Boston-bound runners reflect

Boston-bound runners reflect

BOSTON — Pat Mills remembers the confusion of that terrifying day one year ago.

The miscommunication. The cell phones not working. The runners not knowing where to go.

Moments before the chaos, Mills was two blocks beyond the Boston Marathon finish line, chatting with his friend, race volunteer and fellow Champaign resident, Danny Lichtblau.

Suddenly, they heard a loud boom and saw a big puff of smoke back toward behind them.

"My first thought was it was the Patriots Day cannon," said Mills, whose wife Julie Mills was still on the marathon course with Lichtblau's wife, Eileen.

After the second boom, they knew it was "something not good."

As news of the two bombings near the finish line filtered down the street to runners and race volunteers, the sound of sirens grew stronger. Mills immediately began doing the math about where Julie might be in her run. He figured she may not be on her usual pace — the challenging course can slow even the best runners — and would be short of the blast area.

His math was good.

Julie was about three-quarters of a mile from the finish line, not quite to Boylston Street, where two explosions in the last few hundred yards of the marathon route killed three spectators and injured more than 200 others, including runners, that third Monday of April 2013, Patriot's Day in Boston.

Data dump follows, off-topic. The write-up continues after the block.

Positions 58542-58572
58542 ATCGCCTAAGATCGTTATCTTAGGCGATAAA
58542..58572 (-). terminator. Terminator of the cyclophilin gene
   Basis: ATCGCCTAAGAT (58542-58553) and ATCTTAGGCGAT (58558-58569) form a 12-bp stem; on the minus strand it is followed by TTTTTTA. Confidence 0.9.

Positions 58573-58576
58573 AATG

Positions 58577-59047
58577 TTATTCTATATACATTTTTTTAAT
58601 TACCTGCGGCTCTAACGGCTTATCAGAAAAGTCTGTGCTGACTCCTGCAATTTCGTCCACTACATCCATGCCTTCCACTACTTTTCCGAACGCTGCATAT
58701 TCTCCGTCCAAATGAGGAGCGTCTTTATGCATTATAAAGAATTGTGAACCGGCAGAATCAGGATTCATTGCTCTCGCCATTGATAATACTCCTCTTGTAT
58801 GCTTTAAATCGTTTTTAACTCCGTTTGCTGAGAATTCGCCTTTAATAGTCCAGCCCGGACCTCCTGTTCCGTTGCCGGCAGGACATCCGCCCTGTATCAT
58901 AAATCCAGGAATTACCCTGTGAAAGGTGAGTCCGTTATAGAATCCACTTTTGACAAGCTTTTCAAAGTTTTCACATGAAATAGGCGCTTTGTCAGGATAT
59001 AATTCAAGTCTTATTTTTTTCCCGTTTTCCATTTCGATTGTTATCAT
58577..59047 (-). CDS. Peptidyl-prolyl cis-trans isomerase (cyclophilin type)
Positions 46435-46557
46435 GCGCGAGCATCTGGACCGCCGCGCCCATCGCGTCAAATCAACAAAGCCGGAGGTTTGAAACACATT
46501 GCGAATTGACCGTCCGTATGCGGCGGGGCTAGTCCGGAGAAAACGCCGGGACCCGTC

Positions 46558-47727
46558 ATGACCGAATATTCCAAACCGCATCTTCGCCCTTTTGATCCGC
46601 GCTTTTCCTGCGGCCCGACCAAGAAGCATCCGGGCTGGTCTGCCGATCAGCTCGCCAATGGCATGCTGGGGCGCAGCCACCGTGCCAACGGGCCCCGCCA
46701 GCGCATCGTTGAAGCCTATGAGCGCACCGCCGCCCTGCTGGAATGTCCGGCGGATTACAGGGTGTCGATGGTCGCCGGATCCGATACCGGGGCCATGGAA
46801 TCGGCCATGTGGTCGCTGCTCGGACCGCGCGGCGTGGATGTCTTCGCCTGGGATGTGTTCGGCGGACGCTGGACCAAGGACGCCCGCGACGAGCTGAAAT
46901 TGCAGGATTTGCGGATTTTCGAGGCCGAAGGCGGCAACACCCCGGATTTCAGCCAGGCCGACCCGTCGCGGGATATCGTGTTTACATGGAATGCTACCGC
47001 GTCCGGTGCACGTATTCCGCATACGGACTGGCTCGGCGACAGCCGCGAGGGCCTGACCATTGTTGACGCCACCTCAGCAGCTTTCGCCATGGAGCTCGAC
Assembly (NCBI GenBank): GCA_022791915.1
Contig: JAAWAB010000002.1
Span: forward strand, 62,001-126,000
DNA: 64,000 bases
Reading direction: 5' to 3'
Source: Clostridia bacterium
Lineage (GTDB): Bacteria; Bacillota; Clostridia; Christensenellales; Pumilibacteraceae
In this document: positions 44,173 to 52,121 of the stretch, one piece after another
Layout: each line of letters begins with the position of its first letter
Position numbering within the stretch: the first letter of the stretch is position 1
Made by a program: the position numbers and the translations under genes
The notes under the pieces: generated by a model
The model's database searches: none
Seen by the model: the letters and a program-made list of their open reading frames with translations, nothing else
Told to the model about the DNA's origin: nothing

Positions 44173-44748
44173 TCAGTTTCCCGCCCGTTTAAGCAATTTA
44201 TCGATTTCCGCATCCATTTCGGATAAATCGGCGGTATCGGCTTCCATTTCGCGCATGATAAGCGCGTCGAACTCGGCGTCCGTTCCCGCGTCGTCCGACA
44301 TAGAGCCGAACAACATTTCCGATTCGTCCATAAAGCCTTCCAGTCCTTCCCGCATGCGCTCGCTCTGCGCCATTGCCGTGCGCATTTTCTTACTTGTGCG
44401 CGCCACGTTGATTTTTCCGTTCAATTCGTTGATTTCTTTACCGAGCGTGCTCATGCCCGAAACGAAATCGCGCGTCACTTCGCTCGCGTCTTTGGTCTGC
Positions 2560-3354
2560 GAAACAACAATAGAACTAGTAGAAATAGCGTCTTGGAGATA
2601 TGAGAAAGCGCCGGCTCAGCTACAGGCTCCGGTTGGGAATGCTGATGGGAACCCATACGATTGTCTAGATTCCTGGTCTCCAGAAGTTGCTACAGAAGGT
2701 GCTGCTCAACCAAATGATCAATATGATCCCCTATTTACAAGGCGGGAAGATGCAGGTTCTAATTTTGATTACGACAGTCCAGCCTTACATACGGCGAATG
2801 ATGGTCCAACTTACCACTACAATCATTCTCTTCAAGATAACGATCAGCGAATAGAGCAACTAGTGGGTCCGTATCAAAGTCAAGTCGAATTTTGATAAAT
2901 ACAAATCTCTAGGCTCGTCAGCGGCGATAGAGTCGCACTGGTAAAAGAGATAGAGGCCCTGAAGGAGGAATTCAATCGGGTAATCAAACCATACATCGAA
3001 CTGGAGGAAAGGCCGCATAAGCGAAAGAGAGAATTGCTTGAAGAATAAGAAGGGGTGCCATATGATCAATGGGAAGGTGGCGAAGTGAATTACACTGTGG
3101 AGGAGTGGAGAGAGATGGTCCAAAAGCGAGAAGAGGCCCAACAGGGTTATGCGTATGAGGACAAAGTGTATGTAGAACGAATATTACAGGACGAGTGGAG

Mills spent the next 45 minutes searching for his wife, scrambling to a hotel on another part of the race course where runners were supposedly gathering, only to find nothing. He headed back to where he'd been, only to see what looked like hundreds of ambulances.

"OK, this is worse than I thought," Mills recalls thinking.

He finally got back to the bus loading area, where marathon runners are taken to the post-race celebration. There was Julie. She was OK. The Lichtblaus were, too.

"It was very somber," said Mills, who had planned to be back at the marathon today in a volunteer's role, but those plans changed when his wife, Julie Mills, and Eileen Lichtblau, both suffered injuries that kept them from running the marathon again. They, like thousands of other racers who didn't get to finish the world's most famous marathon last year, were invited back to participate today but won't due to their injuries.

But the Champaign-Urbana area will be well-represented today, six days before C-U hosts its own Christie Clinic Illinois Marathon.

For three area racers, today will be extra special. Set to make their Boston Marathon debut today: Champaign's Marty Williams, 43, and Jeff Kohmstedt, 41, and John North, 60, of St. Joseph.

'I've got to see what all the fuss is about'

Williams, a UI crop sciences professor, had already qualified to run the 2014 marathon before last year's race.

That tragic day, he came home to his wife and three sons.

"The minute I stepped in the door," Williams said, he was met by their youngest son, a second-grader, who said, "Dad, we don't want you running Boston."

Williams said his family stayed off the marathon subject for a while, and over time, he explained that while the explosions were horrible, they're rare, and promised he would be fine.